Other issues probed in commentary from those attending the Nashville session included:
**Continuing education: By potentially requiring a periodic recertification or retesting (many offered the period of every five years as appropriate), the New Entrant test could help ensure ongoing knowledge of safety regulations among motor carriers and industry participants. Requiring recertification periodically and tying it to the MCS-150 process (making it mandatory every three years), wrote David Gray of the North American Transportation Services Association via the session’s online webcast, might seem reasonable. For FMCSA, such a required recertification would improve timeliness of carrier updates to the MCS-150 form, improving CSA data quality to a certain extent. The CSA Safety Measurement System relies on data from carriers MCS-150 filings to compute its carrier rankings in the Unsafe Driving and Crash Indicator BASIC categories.  

**Administration of the test: While most parties argued for in-person, proctored testing, representatives such as NASTC’s Owen stressed the need to explore options to keep costs to the affected new businesses reasonable, potentially with online tests including some level of chain of custody to ensure the correct person is taking the test.

**Potential allowance of third-party safety consultants to take the test on behalf of motor carriers: Rick Gobbell, an independent safety consultant himself also working with NASTC, offered the notion that most carriers utilizing consultants tended to do so only “when they have a problem.” As did most other commenters, Gobbell favored direct engagement with the test by New Entrants, though Richard Wilson of TCRG Consulting, via the webcast, offered a recommendation that a provision for the assistance of safety consultants could potentially be utilized, with a follow-up test verifying the carrier’s knowledge during the New Entrant monitoring and auditing process.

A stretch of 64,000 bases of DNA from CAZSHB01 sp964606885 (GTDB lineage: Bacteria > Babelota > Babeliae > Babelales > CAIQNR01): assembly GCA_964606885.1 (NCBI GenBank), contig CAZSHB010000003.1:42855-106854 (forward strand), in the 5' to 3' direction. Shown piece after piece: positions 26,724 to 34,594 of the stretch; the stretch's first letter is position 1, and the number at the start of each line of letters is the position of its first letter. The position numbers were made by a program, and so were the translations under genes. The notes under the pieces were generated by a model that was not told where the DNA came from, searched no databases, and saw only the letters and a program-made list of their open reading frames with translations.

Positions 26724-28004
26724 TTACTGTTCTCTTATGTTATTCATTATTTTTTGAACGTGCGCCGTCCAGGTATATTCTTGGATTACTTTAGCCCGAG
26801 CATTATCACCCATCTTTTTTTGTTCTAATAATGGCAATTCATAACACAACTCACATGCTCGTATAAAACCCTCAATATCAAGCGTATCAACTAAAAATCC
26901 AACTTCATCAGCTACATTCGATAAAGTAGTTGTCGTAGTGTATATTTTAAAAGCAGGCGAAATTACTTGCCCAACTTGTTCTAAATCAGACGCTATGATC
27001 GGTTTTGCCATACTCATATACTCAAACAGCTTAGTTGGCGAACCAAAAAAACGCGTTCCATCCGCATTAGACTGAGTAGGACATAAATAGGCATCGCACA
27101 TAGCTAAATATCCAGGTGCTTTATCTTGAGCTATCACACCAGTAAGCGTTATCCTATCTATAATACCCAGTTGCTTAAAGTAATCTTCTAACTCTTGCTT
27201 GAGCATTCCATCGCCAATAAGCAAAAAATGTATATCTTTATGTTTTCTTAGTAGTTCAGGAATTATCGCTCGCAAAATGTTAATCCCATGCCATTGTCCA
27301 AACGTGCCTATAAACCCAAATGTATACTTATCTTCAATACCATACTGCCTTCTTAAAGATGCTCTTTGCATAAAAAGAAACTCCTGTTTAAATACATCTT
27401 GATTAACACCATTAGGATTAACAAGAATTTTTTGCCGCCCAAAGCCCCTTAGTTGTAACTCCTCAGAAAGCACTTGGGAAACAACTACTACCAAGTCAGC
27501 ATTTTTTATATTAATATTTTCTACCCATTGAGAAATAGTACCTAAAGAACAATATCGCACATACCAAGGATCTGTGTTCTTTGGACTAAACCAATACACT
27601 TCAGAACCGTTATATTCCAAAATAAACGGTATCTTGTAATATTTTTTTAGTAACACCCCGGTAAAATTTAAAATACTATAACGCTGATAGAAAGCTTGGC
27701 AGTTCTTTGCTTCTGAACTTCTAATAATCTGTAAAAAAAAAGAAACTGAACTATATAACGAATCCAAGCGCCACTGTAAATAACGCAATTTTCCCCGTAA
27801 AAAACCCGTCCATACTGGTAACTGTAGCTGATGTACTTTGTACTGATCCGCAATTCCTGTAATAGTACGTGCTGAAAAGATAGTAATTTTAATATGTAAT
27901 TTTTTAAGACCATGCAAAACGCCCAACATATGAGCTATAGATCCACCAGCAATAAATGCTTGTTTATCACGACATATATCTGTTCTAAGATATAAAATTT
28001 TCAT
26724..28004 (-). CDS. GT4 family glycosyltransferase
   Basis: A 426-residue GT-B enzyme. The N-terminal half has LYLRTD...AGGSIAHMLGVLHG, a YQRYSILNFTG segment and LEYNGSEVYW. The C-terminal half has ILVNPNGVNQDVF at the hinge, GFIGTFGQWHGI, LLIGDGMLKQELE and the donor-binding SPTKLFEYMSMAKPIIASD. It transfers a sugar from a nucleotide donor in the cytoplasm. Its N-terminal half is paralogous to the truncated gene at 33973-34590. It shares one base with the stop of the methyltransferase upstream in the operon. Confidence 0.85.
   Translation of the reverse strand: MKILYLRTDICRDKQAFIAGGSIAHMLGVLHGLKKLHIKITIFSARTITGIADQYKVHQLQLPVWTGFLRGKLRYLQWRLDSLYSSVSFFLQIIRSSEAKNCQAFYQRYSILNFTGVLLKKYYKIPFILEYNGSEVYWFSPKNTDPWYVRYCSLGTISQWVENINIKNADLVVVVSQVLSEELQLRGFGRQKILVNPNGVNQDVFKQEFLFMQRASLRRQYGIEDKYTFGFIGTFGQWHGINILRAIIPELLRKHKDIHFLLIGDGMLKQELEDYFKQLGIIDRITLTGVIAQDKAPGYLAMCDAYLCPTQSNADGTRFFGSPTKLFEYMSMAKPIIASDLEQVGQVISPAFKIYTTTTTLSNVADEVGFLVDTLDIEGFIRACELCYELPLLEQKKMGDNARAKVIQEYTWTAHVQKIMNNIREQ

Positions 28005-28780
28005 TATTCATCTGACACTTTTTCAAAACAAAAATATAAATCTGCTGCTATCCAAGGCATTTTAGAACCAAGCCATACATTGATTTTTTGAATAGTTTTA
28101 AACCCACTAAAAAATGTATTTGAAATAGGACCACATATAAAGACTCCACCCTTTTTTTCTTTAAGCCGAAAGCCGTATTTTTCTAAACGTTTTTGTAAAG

**Registration process: Questions remained as to where exactly the test should come in the authority application process, whether after getting DOT and MC numbers or at some point later, prior to the New Entrant audit.   

**Test specialization: Quade repeatedly drew the analogy between what he saw as a potential reality for the New Entrant test and the existing CDL program with its associated endorsements requiring testing beyond the basics. Legal divisions will necessitate at least three tests, Quade noted – for brokers/freight-forwarders, household goods carriers and other carriers – but recommendations to break up the “other carriers” into passenger-, freight- and hazmat-specific tests, among other categories, were issued by more than one commenter.

**Test failures: Questions to be addressed remained. “The folks that fail the test really create a challenge for us,” Quade noted. “There comes a question: If you fail this test, when can you take another test? There’s an assumption we would charge a fee for this test, though I don’t think we have the statutory authority to do it. How often do we let them take the test? How much of the government’s oversight resources do we let them spend?” 


Access Part 1 of Overdrive‘s three-part series on getting and maintaining your own authority, this month’s cover story, via this link.